IGS (Inert gas system). After the Convention on Safety of Life at Sea 1974 and that on Prevention of Marine Pollution from Ships 1973 entered into force oil tankers had to be fitted with such a system.
Inert gas is produced and piped to the cargo tanks in order to reduce the oxygen content of the yap ours in the tank. This makes the atmosphere in the cargo tanks non-flammable when the tanks are not completely gas free. Hydrocarbon gas in oil tanks cannot burn in an atmosphere containing less than 11 per cent oxygen by volume. If the oxygen content is kept below, say, 5 per cent by volume, fire or explosion should not occur in the space.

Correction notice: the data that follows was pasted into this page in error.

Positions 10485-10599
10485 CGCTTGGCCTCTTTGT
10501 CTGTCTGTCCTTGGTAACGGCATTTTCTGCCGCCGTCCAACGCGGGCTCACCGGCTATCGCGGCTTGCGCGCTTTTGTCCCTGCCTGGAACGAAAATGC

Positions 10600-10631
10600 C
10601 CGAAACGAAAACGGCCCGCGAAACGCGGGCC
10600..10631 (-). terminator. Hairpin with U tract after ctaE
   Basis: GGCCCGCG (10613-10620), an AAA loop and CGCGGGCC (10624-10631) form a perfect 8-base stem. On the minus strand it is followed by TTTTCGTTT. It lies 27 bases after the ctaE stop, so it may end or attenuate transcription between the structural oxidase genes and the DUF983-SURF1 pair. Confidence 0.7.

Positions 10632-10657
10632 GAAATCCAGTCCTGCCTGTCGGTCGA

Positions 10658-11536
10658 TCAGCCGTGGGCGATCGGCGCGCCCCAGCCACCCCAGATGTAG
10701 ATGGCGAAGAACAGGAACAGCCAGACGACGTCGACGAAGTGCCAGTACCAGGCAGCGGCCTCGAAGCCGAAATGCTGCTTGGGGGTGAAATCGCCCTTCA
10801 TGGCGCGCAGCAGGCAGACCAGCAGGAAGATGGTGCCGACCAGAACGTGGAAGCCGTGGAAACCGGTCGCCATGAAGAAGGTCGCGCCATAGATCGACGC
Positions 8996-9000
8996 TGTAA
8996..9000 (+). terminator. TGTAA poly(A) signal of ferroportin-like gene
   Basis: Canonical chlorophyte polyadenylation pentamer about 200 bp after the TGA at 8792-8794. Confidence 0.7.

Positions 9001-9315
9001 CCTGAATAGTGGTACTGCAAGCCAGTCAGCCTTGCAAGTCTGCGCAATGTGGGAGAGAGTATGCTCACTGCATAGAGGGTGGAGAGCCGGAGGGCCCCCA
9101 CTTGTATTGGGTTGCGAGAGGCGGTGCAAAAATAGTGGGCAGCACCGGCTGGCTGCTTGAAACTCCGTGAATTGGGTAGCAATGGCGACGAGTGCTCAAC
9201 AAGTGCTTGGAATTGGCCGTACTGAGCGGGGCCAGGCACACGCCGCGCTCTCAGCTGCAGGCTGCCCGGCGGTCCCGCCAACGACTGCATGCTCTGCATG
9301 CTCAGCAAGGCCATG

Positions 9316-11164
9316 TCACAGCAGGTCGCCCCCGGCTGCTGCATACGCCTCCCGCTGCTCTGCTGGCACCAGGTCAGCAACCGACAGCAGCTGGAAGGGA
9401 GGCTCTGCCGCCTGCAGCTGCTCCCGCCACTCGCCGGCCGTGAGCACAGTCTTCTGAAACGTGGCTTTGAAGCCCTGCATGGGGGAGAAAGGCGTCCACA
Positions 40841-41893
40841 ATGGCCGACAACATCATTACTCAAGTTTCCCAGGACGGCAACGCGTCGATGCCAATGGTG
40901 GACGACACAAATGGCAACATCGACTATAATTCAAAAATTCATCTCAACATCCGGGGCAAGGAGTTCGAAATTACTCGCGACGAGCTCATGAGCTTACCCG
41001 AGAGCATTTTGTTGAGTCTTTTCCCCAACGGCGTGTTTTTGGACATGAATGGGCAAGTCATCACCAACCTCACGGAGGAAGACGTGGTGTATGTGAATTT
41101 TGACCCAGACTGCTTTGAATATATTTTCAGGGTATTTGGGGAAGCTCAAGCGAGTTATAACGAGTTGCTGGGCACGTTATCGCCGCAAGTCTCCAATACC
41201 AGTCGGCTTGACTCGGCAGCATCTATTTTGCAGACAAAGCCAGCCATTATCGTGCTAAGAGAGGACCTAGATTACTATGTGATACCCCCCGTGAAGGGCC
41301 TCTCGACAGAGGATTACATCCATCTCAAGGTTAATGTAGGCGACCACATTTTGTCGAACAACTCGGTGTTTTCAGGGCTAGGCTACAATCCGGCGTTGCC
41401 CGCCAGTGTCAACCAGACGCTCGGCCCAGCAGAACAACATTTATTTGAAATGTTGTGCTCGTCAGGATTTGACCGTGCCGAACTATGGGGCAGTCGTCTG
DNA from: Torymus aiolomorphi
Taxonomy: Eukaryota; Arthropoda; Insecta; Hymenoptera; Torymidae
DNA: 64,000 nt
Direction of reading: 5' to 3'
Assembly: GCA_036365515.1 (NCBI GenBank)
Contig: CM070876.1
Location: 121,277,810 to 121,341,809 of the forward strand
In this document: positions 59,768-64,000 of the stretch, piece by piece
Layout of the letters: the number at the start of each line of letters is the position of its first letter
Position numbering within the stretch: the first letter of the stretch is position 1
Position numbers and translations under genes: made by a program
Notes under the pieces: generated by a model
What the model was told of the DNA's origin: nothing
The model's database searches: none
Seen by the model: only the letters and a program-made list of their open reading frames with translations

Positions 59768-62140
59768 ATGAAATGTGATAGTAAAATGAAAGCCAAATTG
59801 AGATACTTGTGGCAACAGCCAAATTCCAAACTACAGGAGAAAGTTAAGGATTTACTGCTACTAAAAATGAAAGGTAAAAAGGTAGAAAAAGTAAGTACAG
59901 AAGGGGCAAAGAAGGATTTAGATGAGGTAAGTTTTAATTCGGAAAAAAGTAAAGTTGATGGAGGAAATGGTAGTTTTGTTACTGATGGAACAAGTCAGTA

The inert gas is produced in a fixed IGS. There are usually two methods of producing inert gas in an oil tanker. Ships with main or auxiliary boilers (for example, in steam turbine ships) can use the gas from the engine flue which contains only about 2 to 4 per cent oxygen. This is “scrubbed” with sea water in a scrubbing tank to remove sulphur dioxide (a very corrosive substance) and other harmful substances and then blown into the tanks through a fixed piping system. Alternatively, a vessel without such boilers (for example, a diesel engine vessel, the most common type) cannot use the exhaust from the diesel engine. The oxygen content will be far too high. An inert gas generator is used in which diesel or light fuel oil is burned to produce the gas. The gas is then scrubbed and cooled and piped to the tanks as described above. The IGS also contains barriers to prevent any petroleum gas from the tanks returning to the engine room where the IGS plant is located. These barriers take the form of a deck water seal and various nonreturn valves.